Thursday, November 24, 2016

Happy Thanksgiving

Take time today to give thanks and spend time with family and friends. I am thankful for you the reader.

Tuesday, November 8, 2016

Early November Update

Happy Election Day! Just like that October is behind us and we are running full tilt towards the holiday season starting with Thanksgiving.

This past week things have been the quietest on the layout in probably six months. After the Lone Star Region Ops session in June, I began the ABS signal project which is now 80% complete, followed by hosting two sessions at the 2016 DFW Interchange. Sometimes a little break is nice before getttig back to the layout. That being said let's look at the Ops Weekend, Industry Changes, and future posts.

Z-BKPH-28 departing Bay City after making crew change

DFW Interchange Weekend
On October 29th I hosted both am and pm operating sessions during the operating weekend. The layout operated very well during both sessions with only five railcars going bad order. I was honored to host guest operators from Houston, Austin, Dallas, Tulsa, and Kentucky. That evening everyone had a chance to meet up and have a group dinner at Uncle Bucks in Grapevine. I put together some quick stats of the days operation: 

Operators Hosted: 10 (5 am session, 5 pm session)

Trains Handled: 25 
Car Movements: 263
Bad Orders: 5 (Tight Trucks mostly)
Operating Hours: 6 hours, 15 minutes 
Donuts Eaten: 5

Provided are a few photos from the day with commentary. Thank you to all who participated and operated on the Michigan Interstate St. Clair Sub. 

Y-BA04-29 pulling across Saginaw River to clear switch to River Spur

L-PBBA-28 awaiting authority to take West Wye Switch and proceed to Bay City

Inbound M-PHBA-29 on Yard 1 to classify. In the photo you can see four sugar beet loads
RCL Operator on front platform of MCIS MP15DC #153 at Bay Yard. 

Every type of boxcar in modern era is pretty much in this photo at Bay Yard

West end of Bay Yard - Sugar Beet harvest is in full swing no doubt

Y-BA04-29 spotting two loads of Bitumen at Interstate Asphalt

Towards the end of the afternoon session we had enough traffic for Michigan Sugar at Grays Lake that we ended up running an extra L-BAUH-30. In this photo we can see the inbound traffic shoving into the plant storage tracks.

Industry Changes
Always looking to continually improve the layout, a few industries will have their locations changed. 

Bay City Station
The history of this location has been altered and the station no longer existed here. The station from its construction has been located on the mainline at Grays Lake. Accompanying the move is a neat history that we can explore along with providing a great architectural add to the downtown of Grays Lake. The location clicked almost instantly and where I placed it was actually a coincidence while I was working on the lower deck. Imagine that....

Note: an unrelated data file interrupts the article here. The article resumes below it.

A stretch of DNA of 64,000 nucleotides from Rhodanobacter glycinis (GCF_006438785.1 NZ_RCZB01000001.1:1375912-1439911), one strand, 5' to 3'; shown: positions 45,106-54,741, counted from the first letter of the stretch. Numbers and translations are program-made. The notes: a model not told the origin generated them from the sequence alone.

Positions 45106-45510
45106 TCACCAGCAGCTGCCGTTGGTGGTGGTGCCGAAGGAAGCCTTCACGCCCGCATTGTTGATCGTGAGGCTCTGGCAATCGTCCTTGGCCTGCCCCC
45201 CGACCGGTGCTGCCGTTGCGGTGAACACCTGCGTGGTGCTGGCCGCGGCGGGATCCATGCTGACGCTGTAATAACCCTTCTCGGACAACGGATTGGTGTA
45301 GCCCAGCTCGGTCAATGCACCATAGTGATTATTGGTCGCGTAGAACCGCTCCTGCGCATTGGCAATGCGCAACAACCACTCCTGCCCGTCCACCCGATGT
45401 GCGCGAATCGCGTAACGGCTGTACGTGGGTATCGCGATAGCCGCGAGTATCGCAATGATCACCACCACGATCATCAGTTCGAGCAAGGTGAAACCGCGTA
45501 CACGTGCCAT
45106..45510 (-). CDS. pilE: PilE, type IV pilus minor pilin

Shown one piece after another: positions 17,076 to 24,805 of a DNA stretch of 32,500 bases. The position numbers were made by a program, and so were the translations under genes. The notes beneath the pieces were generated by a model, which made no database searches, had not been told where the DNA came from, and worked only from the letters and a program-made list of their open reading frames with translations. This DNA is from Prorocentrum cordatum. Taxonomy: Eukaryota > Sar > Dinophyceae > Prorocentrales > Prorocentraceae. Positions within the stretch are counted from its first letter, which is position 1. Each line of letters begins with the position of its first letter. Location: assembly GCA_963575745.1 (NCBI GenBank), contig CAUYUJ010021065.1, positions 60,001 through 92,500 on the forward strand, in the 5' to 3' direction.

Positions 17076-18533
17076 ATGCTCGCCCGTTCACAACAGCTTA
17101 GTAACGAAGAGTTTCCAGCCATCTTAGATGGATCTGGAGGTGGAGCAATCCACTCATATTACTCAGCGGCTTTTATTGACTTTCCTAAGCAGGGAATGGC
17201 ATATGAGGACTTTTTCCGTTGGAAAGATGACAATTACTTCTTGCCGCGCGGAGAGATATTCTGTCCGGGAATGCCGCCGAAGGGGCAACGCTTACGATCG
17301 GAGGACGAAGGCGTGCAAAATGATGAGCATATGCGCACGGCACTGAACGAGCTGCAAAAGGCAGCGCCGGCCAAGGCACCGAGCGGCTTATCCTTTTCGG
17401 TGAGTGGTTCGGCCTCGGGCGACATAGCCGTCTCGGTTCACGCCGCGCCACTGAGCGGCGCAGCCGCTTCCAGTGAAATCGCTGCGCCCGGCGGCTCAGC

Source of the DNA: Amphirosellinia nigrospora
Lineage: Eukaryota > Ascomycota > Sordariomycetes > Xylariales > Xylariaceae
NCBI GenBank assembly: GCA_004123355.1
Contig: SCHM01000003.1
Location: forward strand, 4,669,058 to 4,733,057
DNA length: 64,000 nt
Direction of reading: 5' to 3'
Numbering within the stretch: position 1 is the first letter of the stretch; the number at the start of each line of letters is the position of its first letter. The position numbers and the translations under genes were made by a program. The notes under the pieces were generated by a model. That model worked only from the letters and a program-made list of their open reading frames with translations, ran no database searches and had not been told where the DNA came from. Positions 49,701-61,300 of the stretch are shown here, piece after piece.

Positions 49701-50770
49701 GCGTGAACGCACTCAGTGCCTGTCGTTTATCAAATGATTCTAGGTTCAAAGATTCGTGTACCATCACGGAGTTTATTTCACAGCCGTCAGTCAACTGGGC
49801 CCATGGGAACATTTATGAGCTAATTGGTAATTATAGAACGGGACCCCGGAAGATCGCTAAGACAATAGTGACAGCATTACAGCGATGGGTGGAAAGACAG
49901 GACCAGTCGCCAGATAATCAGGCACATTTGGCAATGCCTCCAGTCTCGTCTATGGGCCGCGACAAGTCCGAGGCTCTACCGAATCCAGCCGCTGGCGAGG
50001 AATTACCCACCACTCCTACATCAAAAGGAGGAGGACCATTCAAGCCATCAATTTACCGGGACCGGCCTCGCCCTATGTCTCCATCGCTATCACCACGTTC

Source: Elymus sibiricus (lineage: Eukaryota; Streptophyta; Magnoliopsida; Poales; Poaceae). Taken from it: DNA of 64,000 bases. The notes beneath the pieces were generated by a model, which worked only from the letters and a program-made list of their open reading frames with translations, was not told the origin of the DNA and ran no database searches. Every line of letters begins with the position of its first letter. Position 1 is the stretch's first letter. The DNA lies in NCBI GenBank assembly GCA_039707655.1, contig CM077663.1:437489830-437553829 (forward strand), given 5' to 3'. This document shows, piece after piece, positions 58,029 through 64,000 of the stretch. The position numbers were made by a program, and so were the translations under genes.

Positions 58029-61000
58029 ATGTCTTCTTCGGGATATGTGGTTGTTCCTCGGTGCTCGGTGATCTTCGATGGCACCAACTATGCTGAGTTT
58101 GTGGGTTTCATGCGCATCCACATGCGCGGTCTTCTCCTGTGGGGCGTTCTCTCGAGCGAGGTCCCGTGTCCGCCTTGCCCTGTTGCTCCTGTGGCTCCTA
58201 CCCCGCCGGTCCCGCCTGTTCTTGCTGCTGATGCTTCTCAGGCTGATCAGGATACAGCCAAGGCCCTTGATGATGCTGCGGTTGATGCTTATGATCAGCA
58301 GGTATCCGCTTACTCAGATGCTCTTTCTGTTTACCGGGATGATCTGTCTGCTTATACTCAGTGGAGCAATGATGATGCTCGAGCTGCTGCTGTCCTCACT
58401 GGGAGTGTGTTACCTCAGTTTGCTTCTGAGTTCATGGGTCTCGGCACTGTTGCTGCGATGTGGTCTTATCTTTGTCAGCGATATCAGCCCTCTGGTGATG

Grays Lake station looking west

Grays Lake Station looking east
View of station from an eastbound train. The station adds alot of character to this scene,

GEM Bakeries
The bakery has moved from the River Spur (West Switching Zone) to the Elevator Spur (Central Switching Zone) located where the Bay City Station was located. This new location will allow for a facility that will located on the edge of layout while providing three car spots for flour, sugar, and corn syrup unloading. I plan to cut in the switch and industry track over the Christmas holiday
Bakery adjacent to MAC Bay City Terminal

Graystone Cement 
In place of where GEM Bakeries had been located will be Graystone Cement's Bay City Terminal. This cement distribution terminal will receive inbound lake freighters of cement from Graystone's Superior, Wisconsin Plant. From here the cement will be stored then transferred to outbound railcars or trucks for delivery to batch plants / smaller distribution facilities. Using photos, a lake freighter will be added to the backdrop behind the terminal. Base model will come from the Walthers Medusa Cement kit. Ever since a kid I have loved the look of this kit, glad I will have the opportunity to add one on the St. Clair Sub. A single track will serve the plant allowing for 3 cars to be stored at one time for loading. 

Having a little fun clearing the lot before silos went in... 

Stand in silos for Graystone Cement. A simple print out of a lake freighter was used to get a sense of the scene.
Overall the changes in industries will net an extra 6 to 10 car movements per session in the form of GEM Bakeries gaining two extra car spots, and adding Graystone's new four car track.

Tank cars for Interstate Asphalt
A friend in Virginia snapped photos of three Interstate Asphalt cars coming out of VMID after receiving new markings and tank maintenance. The railcars were waybilled empty to Bay City for loading. Those cars sure look fantastic!

Steady progress is key.... it may not be alot but it is still progress. Always remember to continue moving forward with your hobby no matter how large or small the gain is.

Have a safe month.


Monday, October 31, 2016

Friday, October 28, 2016

Here's to the Weekend

While staging the layout for this weekend, snapped a great photo of the M-PHBA-27 between Gerhard and Grays Lake.

Monday, October 24, 2016

Late October Update

There has been a flurry of activity on the layout with the approaching DFW Interchange this weekend. Let's take a quick look at the projects that will be enjoyed by the operators.